Equal Pay for Equal Work


The story is this. My great-grandmother taught at the local community college. She found out a newly hired male instructor was making more money than her despite her seniority. When she confronted her supervisor, she was told, "Now, Mrs. Allen, he has a family to support."

She quit.

Today is Equal Pay Day. Why is it today? Because this is how long a woman has to work into 2013 to earn what a man in the same position earned in 2012. 

I could wax poetic about the economic challenges women face. I could tell you that women already face a precarious economic situation made even more dangerous by the current state of our economy. 

I could cite statistics and studies.

But here's the truth:

Being paid less for the same work is unfair. And being treated unfairly because of something you cannot control is crazy-making. It is the moment I'm sure my great-grandmother had when she confronted her supervisor. There was an unfair situation and she had done nothing wrong. Surely, once she had explained the situation would be rectified. Instead, she was told that was not the case. I'm sure she felt a little bit crazy. You think you live in one universe. Only to find - like Alice in Wonderland - that everything is upside down and inside out.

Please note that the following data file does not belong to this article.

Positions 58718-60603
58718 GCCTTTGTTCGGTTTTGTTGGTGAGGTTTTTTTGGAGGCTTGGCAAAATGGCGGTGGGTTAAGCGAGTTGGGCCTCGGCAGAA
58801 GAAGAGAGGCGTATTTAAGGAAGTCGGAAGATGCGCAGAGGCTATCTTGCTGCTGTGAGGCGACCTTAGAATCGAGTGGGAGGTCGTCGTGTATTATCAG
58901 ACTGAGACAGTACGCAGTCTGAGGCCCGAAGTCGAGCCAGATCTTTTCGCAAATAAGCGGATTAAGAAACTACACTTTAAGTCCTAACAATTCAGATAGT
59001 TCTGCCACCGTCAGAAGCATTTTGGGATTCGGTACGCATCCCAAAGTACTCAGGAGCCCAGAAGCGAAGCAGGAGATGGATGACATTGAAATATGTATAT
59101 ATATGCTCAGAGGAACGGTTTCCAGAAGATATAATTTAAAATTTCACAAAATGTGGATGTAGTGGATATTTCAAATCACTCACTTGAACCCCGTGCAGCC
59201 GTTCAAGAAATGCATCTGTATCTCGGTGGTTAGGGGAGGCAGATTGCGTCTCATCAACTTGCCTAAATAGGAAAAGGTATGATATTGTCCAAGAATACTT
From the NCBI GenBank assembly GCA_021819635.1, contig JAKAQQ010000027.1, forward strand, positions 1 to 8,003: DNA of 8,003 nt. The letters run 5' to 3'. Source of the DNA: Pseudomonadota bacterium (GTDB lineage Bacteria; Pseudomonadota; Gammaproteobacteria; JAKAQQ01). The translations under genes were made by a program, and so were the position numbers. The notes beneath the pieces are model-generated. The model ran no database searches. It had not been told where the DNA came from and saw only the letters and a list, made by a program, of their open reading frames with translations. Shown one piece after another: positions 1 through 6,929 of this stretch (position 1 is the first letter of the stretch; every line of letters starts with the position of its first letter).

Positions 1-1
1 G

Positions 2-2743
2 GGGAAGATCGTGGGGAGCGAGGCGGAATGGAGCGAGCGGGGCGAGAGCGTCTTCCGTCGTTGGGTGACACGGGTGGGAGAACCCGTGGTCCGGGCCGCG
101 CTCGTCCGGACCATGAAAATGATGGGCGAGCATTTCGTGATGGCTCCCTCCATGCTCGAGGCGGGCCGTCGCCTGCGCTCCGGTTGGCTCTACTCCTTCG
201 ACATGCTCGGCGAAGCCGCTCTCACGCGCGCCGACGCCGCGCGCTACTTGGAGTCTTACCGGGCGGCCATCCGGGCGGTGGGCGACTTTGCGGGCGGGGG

That's not what we're taught as children - all of us no matter our gender. We're taught when something is unfair, when something is wrong, we need to tell someone and it will get fixed. 

Instead, we learn: Yes, it is unfair that we are not getting paid equally for the same work. Yes, the situation is out and in the open and everyone is aware of it. 

But no, we're not going to doing anything about it. 

That has to end. It is 2013 and I should not earn SEVENTY-SEVEN CENTS to a man's dollar in the state of Kentucky. It is absurd. It is antiquated. 

It is unfair. 

What Can You Do? A Call to Action:
1.  Contact your Senators and Representatives and tell them you support the Paycheck Fairness Act. 
Kentucky's U.S. Senators and Representatives of the 113th Congress

2.  Write an Op-ed or a Letter to the Editor.
Sample Op-Ed
Sample Letter to the Editor

3.  Ask your Mayor/Commissioner,  to proclaim April 9th as Pay Equity Day in your town.
Sample Proclamation

4. Additional suggested activities to host in your community.
Activity Suggestions for Pay Equity Day

5.  If you are a business owner, learn how you can analyize your wage-setting policies and establish fair and consistent policies for all. 
Employer Pay Equity Self-Audit

6.  Stand up for yourself. 
Tips for Wage and Salary Negotiations